The day I died in the Dead Sea

The day I died in the Dead Sea May 8, 2015

For three glorious days last month I was on the shores of the Dead Sea. At more than 1,400 below sea level, it’s the lowest spot on earth. I wrote on Facebook, “Today, I’m at the lowest point of my life,” stealing a line from  Benjamin Corley in our group. I couldn’t believe how quickly the interventions came in on my while and then I realized that I had forgotten to post a very important photo that would give a little context.

Dead Sea ElevationThank you all for caring!

Ben and I took some of the mud collected from the shores and smeared it on ourselves. The $200 mud treatments charged by spas around world can be had with a scoop of the hand here. It seemed silly to do this – and definitely challenged my predetermined sense of manliness. I let it bake on while facing the burning sun, and I could feel the salt lifting the oils from my skin. When I washed it off, I almost felt radiant. (What have I become!  Save me Tim Tebow!) Don’t count on any future updates from me on facial mud masks.



But the real experience was to float in the waters of the Dead Sea. With a 34 percent salinity, it’s one of the world’s saltiest bodies. It’s 9 times saltier than the ocean. Nothing lives in these waters – no fish, no plant life. Not even bacteria (Except here)

I entered the waters with my muddy body and before I could even begin to ease into the water, my feet began to rise. Similar to a gravity effect, my body began to float. I tried a few strokes from my side or on my back, the traditional trajectory and movements of my body were thwarted by the water which actually pushed harder against my efforts.DeadSeaFloat

I tried turning to my front, but the water flipped me over like a bathtub toy. The ballast must be in my front side (too much falafel, hummus and pita!) I was a human cork, bobbing, floating. I yelled to my pal across the water, “Help me, I can’t drown.”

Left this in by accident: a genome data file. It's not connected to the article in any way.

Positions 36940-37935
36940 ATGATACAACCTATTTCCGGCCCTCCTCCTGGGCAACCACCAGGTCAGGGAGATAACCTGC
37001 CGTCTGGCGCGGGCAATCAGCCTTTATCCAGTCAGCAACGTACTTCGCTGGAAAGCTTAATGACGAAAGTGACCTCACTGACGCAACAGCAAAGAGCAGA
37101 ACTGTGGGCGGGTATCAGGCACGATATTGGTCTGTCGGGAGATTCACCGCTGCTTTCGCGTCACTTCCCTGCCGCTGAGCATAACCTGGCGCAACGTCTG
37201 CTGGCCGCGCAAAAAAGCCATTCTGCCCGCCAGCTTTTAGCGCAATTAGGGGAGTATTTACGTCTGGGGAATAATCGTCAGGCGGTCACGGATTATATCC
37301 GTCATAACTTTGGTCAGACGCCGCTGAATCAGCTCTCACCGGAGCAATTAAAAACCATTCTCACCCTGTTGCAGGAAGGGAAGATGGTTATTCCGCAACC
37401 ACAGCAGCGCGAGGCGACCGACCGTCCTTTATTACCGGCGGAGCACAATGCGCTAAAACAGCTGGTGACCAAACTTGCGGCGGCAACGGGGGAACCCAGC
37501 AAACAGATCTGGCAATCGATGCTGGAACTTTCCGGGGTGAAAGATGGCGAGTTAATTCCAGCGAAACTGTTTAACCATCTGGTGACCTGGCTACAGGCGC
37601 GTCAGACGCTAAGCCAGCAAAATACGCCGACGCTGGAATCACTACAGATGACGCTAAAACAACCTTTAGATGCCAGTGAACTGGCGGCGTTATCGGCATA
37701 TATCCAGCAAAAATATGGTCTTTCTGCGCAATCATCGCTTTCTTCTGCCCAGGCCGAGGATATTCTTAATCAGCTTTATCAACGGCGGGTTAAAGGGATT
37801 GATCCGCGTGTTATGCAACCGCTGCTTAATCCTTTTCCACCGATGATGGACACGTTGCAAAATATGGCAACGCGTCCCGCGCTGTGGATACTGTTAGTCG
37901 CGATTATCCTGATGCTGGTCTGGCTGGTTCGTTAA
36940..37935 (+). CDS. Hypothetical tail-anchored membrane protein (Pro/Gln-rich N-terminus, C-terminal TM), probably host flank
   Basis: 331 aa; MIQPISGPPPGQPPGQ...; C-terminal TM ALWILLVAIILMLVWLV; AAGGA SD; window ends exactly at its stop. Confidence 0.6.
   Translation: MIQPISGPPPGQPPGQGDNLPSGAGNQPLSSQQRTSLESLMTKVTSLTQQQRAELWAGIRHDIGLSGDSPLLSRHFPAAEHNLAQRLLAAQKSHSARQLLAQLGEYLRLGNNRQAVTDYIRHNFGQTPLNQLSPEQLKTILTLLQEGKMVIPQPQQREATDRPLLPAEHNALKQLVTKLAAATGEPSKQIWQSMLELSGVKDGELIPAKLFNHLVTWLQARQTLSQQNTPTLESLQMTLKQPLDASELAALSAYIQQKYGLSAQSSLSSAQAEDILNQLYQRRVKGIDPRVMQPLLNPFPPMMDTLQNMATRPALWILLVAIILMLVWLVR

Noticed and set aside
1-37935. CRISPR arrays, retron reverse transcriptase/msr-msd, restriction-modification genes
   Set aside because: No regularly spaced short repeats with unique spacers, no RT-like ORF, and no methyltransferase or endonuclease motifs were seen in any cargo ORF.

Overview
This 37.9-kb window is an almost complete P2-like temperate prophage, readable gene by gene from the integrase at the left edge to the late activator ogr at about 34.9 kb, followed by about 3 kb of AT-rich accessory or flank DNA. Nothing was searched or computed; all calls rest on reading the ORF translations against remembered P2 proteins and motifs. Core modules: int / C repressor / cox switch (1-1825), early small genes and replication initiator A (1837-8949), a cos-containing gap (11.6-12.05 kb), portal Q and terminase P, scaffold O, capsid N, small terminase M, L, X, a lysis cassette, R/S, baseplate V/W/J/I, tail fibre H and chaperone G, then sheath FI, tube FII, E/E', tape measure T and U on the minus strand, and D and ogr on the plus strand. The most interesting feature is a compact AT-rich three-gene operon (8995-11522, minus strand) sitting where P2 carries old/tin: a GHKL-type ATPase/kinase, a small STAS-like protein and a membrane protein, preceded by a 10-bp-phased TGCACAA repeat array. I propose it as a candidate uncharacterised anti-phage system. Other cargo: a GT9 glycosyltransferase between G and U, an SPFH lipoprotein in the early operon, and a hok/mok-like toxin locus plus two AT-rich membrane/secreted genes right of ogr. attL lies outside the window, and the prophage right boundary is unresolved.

And it was true. It is impossible to die of drowning in these waters.

I tried different strokes taught to me by Mrs. Jacobs when I was nine. Side stroke. Frog push. Forward stroke. Nothing worked. It was useless.

The only enjoyment I had was when I laid back in the water and let go. I released my efforts and lay prone on my back – and let go. I had to trust the water that I had grown to fear all my life. 

I could look off one shoulder and see the Golan Heights of Israel. On the other I could see the Jordanian resorts. Straight up I could see the sky. I closed my eyes to the quiet and bobbed with the gentle waves, not a care in the world.


The Dead Sea is a unique spot. One of the lowest spots in the world, the Jordan River dumps fresh, vibrant water into its depths. And there, everything living thing is choked out by the salt. The sea has one inlet, and no outlets. There are relationships like this, and homes, and churches. There are people who take, and never give.  There is no lower place a human can sink…no lower place on earth for them to reside.

One of the strange anomalies of the man who preached on these shores 2,000 years ago is that he spoke in upside language. The poor will be rich. The weak will become strong. The first will be last. Like reading a book while standing on your head looking through a mirror, everything is upside down, or is it backward – and yet the meaning is simple and true.

Like the time he said.He who finds his life will lose it, and he who loses his life for My sake will find it.”

I never quite understood these words fully, until this day. The day I could do nothing but float, and trust. The day I died in the Dead Sea.


I spent the evening, deep in thought. The sun set across the mysterious waters. My skin, refreshingly vibrant. My soul, ready for the next act of surrender.

Dead Sea
The Dead Sea, photo by David Rupert


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